Micole Aronowitz



Please, be more vague by Lauren Cunningham

In my recent efforts to become environmentally-friendly, I’ve been searching the App Store on my iPhone for applications that can help me make smarter choices.

This shows a screen capture from my iPhone showing GoodGuide's rating of my Kiwi Strawberry Snapple.

So far, I’ve found GoodGuide. The app gives an overall rating of the product, not based on user ratings, but on a combined score of health, environmental and society ratings. It looks at product quality or safety, unnatural or unhealthy ingredients in the items and environmental impact of the company. It also has a feature that scans the barcode of items to get a sense of how “good” they are.

So after enjoying a Kiwi Strawberry Snapple the other day, I thought I’d check out just how “all-natural” the drink claimed to be. My new app gave the beverage a 3.9 out of 10 rating.

It also gave the drink a zero out of 10 for health, which I found alarming for a product that claimed to be “Made from the Best Stuff on Earth.” I looked at the nutrition facts, and as the label claimed, there were no artificial flavors or preservatives, but I also saw the 51 grams of sugar in the bottle and five percent juice content.

GoodGuide lists information about different aspects of products to help consumers pick the smartest choice.

GoodGuide told me the product contained high fructose corn syrup, a substance found in pretty much everything people eat today. I didn’t see this on the label, so I investigated a little further.

It seemed as though the app’s health rating hadn’t been updated. I found that Snapple recently switched from using high fructose corn syrup to real sugar. a switch that helps its “all-natural” claim.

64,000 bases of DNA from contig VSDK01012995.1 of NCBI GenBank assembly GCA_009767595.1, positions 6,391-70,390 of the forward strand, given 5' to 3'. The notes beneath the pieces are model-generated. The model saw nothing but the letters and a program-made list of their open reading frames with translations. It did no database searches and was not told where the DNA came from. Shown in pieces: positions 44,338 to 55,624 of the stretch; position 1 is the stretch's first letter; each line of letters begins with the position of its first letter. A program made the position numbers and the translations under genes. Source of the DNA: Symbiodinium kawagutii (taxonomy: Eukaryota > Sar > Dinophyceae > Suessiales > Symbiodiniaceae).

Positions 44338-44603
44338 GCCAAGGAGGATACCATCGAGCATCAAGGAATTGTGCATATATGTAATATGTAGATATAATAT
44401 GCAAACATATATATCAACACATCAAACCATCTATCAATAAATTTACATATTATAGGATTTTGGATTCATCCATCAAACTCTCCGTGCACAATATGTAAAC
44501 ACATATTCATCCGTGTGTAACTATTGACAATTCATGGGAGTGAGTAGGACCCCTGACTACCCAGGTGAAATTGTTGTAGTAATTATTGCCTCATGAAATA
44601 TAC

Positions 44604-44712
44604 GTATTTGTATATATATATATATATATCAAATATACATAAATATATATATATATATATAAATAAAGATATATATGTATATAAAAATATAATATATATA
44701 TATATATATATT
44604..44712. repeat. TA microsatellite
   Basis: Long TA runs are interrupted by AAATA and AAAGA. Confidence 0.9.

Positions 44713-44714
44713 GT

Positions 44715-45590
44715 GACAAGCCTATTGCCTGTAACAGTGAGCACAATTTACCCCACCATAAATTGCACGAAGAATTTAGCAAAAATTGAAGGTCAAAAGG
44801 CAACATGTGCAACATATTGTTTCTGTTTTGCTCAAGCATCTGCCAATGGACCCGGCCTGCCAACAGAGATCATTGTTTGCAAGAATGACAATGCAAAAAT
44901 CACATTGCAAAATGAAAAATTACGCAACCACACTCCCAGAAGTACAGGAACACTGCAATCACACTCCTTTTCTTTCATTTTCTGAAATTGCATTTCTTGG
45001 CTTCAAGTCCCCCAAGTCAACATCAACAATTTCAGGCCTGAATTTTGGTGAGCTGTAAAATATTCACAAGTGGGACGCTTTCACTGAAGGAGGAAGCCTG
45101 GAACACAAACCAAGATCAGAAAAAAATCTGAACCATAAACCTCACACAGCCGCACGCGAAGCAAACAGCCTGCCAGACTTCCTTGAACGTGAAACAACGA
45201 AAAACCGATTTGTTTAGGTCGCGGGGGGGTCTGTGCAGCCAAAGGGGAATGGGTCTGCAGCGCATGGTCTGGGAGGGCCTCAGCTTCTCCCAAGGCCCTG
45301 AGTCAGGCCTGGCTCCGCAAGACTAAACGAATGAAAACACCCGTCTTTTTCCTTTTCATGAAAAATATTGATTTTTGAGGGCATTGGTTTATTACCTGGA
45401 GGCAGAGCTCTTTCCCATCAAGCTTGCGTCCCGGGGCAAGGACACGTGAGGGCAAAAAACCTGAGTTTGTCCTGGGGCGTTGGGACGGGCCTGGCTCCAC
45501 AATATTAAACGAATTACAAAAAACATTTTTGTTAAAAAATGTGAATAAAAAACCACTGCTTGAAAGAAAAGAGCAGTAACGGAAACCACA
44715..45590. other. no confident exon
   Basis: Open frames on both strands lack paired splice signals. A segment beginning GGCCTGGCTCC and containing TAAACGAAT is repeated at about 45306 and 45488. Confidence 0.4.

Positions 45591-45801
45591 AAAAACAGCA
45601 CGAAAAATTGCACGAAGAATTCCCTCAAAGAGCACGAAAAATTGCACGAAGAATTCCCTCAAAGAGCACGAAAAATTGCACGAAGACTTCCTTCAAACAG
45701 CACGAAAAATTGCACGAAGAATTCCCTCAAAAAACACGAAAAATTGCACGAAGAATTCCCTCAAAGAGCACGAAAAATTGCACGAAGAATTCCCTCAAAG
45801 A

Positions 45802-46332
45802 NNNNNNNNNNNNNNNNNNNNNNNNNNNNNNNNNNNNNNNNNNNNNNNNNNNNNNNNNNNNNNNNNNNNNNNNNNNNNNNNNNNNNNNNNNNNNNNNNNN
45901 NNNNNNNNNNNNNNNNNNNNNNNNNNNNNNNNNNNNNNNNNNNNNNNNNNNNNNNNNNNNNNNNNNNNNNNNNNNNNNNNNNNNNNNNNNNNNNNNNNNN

It makes sense, considering the problems popping up with high fructose corn syrup. GoodGuide even lists high fructose corn syrup as an “ingredient of concern.”

For a juice drink that claims to be all-natural and “Made from the Best Stuff on Earth,” I wonder what Snapple means. The ingredients are recognizable, but it’s a stretch to say my kiwi strawberry drink was all-natural. If Snapple’s implying that fruits are the “best stuff on earth,” they should start putting more fruit in their drinks, instead of making it from “a blend of juices from concentrate with other natural flavors.” They offer some drinks made from 1oo percent juice, so why not make all drinks that way?

I also discovered the company has changed its labels and bottles recently, but only for appearance. GoodGuide gave Snapple a 5.2 out of 10 for its environment rating. Of the three areas the environmental ratings were comprised, two were scored at less than five out of 10: environmental management and resource management.

So as a consumer staring at a drink claiming to be natural and made with “real ingredients,” I’m not impressed. Really, Snapple has just made its ingredients recognizable, which I do appreciate. But to avoid greenwashing, I think they need to re-evaluate other aspects of the company.

GoodGuide is helping me along in my new way of thinking about food and sustainability. But really, I think it takes a more extensive reading of the labels of what I’m consuming.